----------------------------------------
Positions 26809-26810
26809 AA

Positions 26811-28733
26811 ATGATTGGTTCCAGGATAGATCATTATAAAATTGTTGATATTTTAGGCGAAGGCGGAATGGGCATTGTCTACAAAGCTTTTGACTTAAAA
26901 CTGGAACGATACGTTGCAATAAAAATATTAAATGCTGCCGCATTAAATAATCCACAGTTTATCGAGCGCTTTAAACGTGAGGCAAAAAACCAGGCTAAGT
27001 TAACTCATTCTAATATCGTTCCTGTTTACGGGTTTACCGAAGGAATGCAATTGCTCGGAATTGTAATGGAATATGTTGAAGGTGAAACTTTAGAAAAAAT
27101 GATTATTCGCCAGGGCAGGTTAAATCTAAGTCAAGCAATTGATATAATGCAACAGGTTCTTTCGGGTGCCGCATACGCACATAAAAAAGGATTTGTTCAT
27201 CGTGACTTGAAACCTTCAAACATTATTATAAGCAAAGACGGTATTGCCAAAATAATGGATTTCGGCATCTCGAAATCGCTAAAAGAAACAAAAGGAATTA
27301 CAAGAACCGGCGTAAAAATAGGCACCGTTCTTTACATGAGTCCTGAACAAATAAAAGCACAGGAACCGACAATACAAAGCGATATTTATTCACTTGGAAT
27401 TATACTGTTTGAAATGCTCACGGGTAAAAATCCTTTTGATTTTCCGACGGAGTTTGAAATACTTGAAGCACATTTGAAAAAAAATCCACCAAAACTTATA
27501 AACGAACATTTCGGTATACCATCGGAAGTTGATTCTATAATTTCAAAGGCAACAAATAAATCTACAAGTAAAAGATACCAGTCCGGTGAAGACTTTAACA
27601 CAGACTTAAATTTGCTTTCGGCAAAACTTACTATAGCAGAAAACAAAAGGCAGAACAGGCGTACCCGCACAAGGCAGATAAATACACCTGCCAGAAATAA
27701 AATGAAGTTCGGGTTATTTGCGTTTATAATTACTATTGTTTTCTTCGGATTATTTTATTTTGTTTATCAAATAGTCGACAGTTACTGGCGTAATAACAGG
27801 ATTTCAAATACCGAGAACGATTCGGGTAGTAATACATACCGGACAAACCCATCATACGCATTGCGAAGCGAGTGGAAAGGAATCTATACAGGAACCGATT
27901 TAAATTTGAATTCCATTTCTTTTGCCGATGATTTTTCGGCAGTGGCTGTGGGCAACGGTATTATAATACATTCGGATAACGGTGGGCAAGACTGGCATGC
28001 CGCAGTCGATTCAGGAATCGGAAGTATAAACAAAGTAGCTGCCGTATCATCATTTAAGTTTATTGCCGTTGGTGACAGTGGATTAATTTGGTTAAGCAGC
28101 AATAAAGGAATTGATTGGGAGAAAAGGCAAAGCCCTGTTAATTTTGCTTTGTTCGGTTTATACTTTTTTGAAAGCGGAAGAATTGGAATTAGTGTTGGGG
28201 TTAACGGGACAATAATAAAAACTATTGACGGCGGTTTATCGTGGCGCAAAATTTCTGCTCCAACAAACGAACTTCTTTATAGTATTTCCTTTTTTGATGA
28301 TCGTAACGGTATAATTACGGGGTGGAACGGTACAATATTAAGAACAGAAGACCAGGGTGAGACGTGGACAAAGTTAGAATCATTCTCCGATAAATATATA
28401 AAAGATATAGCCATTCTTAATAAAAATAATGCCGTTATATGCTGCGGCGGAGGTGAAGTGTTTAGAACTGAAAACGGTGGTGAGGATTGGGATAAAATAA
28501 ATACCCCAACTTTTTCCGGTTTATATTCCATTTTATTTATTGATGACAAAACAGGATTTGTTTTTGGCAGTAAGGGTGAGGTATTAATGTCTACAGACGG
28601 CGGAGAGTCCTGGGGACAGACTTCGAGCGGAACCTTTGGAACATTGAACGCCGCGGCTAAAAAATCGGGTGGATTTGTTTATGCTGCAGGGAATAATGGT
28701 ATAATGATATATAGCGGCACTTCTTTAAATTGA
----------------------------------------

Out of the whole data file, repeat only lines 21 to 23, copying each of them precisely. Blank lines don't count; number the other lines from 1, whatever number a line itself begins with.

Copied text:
28501 ATACCCCAACTTTTTCCGGTTTATATTCCATTTTATTTATTGATGACAAAACAGGATTTGTTTTTGGCAGTAAGGGTGAGGTATTAATGTCTACAGACGG
28601 CGGAGAGTCCTGGGGACAGACTTCGAGCGGAACCTTTGGAACATTGAACGCCGCGGCTAAAAAATCGGGTGGATTTGTTTATGCTGCAGGGAATAATGGT
28701 ATAATGATATATAGCGGCACTTCTTTAAATTGA